In the study, the UTMB scientists describe cell-culture and mouse experiments demonstrating that colon cancer cells produce large amounts of hydrogen sulfide, and depend on the compound for survival and growth.
"Colon cancer cells thrive on this stuff ? our data show that they use it to make energy, to divide, to grow and to invade the host," UTMB professor Csaba Szabo, an author on the paper, said.
The researchers connected the bulk of colon-cancer hydrogen sulfide production to a protein called CBS, which is produced at much higher levels in colon cancer cells than in non-cancerous tissue.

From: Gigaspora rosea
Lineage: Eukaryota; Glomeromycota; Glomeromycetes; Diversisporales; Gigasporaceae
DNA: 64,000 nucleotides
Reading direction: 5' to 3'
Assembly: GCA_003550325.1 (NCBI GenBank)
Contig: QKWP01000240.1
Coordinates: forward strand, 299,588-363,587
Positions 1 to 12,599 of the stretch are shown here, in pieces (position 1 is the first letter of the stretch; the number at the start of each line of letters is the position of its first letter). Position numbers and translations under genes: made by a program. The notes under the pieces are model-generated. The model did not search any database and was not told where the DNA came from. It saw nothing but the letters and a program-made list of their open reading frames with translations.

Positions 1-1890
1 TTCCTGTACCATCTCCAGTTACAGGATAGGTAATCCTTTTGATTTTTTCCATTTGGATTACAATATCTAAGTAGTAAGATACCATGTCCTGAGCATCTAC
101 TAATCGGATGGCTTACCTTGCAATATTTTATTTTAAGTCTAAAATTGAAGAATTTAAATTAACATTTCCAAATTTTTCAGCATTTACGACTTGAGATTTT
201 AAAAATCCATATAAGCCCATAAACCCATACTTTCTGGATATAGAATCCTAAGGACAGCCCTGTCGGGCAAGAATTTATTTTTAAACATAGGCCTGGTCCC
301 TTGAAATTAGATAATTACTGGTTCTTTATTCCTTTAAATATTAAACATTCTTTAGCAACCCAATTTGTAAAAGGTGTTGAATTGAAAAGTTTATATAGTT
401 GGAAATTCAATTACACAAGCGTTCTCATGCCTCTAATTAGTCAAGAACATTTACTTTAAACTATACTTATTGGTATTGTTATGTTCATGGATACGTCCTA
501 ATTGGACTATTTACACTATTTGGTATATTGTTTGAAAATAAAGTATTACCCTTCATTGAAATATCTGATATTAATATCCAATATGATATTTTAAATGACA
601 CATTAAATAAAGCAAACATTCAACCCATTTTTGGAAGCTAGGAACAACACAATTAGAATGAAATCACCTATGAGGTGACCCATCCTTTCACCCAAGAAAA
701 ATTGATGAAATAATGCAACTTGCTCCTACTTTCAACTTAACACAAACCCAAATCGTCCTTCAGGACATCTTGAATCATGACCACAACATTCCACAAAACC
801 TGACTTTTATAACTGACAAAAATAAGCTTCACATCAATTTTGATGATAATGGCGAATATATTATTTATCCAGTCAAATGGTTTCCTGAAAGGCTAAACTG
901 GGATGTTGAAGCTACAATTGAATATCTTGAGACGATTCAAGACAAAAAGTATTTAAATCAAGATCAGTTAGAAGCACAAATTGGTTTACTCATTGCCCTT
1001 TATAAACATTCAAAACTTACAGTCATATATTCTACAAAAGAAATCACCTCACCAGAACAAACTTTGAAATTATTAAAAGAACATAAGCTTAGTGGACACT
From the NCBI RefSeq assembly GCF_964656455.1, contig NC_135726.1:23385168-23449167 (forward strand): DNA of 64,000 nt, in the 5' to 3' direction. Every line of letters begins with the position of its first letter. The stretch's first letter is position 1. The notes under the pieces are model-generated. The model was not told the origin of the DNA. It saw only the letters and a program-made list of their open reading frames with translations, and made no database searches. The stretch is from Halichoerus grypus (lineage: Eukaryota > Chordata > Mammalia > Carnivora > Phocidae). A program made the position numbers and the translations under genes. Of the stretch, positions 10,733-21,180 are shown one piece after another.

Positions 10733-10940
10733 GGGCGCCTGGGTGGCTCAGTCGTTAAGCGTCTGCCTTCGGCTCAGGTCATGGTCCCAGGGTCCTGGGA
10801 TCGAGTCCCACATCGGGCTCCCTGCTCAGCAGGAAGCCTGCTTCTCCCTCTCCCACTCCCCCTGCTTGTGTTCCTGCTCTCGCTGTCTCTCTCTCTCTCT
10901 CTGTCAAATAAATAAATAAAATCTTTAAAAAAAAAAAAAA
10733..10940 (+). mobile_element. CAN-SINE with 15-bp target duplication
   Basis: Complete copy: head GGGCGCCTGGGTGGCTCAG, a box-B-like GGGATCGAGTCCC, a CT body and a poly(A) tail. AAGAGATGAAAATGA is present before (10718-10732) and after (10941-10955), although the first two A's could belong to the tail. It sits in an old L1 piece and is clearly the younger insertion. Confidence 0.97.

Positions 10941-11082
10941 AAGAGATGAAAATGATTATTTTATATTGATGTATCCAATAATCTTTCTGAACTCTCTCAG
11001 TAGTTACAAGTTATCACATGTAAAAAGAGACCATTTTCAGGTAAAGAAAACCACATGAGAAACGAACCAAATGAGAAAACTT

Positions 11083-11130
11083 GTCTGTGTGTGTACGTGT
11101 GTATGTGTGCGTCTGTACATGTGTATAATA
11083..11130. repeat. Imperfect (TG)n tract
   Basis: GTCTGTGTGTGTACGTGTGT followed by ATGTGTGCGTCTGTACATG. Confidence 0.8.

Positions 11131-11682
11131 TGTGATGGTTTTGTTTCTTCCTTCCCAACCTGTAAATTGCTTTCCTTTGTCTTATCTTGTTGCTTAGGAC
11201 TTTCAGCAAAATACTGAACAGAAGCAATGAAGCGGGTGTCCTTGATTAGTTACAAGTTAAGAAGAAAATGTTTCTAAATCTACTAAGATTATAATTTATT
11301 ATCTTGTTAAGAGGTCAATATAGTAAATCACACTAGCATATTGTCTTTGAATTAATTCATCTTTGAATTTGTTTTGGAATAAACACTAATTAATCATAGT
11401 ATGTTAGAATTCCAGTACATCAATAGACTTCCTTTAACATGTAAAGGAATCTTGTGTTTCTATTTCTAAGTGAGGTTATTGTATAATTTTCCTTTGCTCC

Experiments revealed that colon cancer cell growth was curtailed when the activity of CBS was chemically blocked, while normal cell growth was unaffected.
"Our work identifies CBS as a new anti-cancer target," UTMB professor and paper author Mark Hellmich, said.
"By blocking CBS, we can fight colon cancer," he added.
The study is published online in the Proceedings of the National Academy of Sciences.